Where Do Your Web Leads Go?

With all the PPC spending going on one must assume there’s a lot of websites getting hits.  Where do all those web leads end up?  It’s one thing to generate a hit, another to keep them from bouncing off your site, and another to bring them into your organization’s house-file. 

In a perfect world our website would handle our visitors from the point when they land on our site through to an ecommerce transaction, and even give them the self service they need down the road.  Also, in a perfect world, every time that original prospect or future customer needs something they would return to our site, and sometimes even just to check out our new offerings.  Yeah right …. You know it’s not a perfect world!

This brings me back to the point of this article.  Where do your web leads go and how do they get there?  A lot of firms I know receive an email with the information from forms that their visitors fill out.  The email is directed to a person who is responsible for entering the information into their house-file and then telling a salesperson to follow it up.  I believe there’s a better way – here’s how we handle it: 

  • Encourage visitors to fill out “contact forms” – offer downloads, newsletters, special access to hidden information, etc.
  • Automatically upload the information captured on these forms into our customer relationship management (CRM) database.  In my case, we use the “web import” features of GoldMine software.  This saves time and eliminates data entry errors.
  • Automate distribution and follow-up of new leads according to the nature of the request – in the design of web forms and scripts, you can pass hidden field information to your database so that your leads are categorized as they come into the database.  This enables your marketing and sales efforts to be tied to the lead immediately.  Your CRM system should do this.
  • Use Automated Email Responses to speed up follow-up and to engage prospects in a dialogue.  This also helps to further qualify the lead, while providing more personalized attention. Your CRM system should do this.
  • Work new leads into the regular marketing stream so that if they’re not ready to do business at this time, they don’t fall through the cracks.  (Naturally, you must provide a means for, and honor opt-out requests.)  Future marketing can direct prospects back to your website for information on future offerings.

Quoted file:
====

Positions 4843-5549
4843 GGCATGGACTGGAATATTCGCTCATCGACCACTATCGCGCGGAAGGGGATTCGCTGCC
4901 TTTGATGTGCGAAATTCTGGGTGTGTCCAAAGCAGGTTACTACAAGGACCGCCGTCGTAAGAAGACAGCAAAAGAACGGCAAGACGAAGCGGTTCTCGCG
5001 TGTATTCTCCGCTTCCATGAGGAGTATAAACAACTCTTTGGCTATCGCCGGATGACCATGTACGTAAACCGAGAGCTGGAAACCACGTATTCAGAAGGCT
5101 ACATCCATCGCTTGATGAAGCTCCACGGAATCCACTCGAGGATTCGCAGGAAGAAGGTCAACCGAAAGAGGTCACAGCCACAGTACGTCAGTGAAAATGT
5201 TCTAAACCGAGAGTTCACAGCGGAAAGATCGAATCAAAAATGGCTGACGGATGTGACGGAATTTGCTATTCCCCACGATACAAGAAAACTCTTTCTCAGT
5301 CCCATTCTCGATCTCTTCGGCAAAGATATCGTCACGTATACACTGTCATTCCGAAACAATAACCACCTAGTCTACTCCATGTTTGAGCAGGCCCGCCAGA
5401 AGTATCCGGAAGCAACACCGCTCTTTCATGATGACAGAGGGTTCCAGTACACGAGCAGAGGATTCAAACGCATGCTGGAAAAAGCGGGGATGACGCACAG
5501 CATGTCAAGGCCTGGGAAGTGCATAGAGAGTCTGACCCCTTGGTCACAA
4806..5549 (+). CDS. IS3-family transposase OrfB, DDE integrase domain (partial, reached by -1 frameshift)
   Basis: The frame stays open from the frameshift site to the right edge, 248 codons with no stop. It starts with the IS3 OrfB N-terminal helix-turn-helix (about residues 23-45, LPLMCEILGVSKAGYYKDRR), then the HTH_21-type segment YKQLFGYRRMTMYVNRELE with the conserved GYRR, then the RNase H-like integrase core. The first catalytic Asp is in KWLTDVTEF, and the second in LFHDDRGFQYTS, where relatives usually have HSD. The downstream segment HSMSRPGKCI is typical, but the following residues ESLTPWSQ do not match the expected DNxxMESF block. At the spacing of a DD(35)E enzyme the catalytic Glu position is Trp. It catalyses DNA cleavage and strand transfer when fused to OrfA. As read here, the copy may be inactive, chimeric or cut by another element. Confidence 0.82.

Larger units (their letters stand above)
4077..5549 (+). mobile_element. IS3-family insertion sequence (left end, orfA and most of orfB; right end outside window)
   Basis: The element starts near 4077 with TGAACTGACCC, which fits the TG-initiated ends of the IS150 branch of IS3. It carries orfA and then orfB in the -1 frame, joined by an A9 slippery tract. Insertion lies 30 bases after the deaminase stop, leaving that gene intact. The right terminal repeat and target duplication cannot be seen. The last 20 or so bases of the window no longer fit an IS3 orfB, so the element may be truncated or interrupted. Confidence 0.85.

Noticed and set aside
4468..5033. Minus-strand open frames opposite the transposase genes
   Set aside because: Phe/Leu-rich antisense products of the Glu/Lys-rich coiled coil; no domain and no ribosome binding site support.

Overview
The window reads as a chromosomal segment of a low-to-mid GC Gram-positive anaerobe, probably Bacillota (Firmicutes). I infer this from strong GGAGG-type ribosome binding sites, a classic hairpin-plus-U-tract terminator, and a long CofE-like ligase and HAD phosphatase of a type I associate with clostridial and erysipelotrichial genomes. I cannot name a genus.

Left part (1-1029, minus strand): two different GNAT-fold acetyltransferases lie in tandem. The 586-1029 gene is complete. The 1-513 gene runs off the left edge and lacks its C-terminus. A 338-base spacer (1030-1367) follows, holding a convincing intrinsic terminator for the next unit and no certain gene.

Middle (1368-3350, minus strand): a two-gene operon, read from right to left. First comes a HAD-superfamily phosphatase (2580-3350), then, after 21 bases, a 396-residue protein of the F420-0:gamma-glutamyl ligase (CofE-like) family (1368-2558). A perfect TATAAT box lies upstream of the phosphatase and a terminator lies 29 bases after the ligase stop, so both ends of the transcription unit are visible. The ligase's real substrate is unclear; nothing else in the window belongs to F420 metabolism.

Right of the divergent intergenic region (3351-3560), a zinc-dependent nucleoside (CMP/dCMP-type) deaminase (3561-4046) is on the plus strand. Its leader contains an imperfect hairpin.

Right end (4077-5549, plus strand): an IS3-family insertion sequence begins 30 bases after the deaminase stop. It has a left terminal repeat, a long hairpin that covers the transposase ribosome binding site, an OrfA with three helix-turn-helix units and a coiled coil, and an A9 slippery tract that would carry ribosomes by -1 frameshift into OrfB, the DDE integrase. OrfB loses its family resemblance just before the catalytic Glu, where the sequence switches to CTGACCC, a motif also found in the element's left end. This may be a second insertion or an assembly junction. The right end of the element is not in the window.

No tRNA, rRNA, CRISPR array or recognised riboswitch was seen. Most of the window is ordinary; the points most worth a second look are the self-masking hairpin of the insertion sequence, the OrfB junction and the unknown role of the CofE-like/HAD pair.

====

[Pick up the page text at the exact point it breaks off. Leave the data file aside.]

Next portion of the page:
• Catch repeat visitors and dup-check them using their email address – if your customers put in the same email address into future forms on your site, your CRM system should automatically match them up with their existing record in your database.  This way, rather than creating a duplicate record, you can append the additional information or inquiry to their current database record.  It’s also nice for your customer to not have to “log in” to your site, which some visitors find inconvenient.
  • The same process can begin with an incoming email as well.  Your CRM should be able to create the record and link it to the email, although if there’s no V-card you will have to manually enter their contact information.  Even “Chat” conversations on your website can be saved in a CRM record.

 Getting a visitor to your site is hard enough.  Keeping them on your site is equally difficult.  But the last thing you want to do is lose track of them once they do express interest.  Your CRM system, combined with intelligent marketing and sales activities will increase the ROI of your site, and your overall business!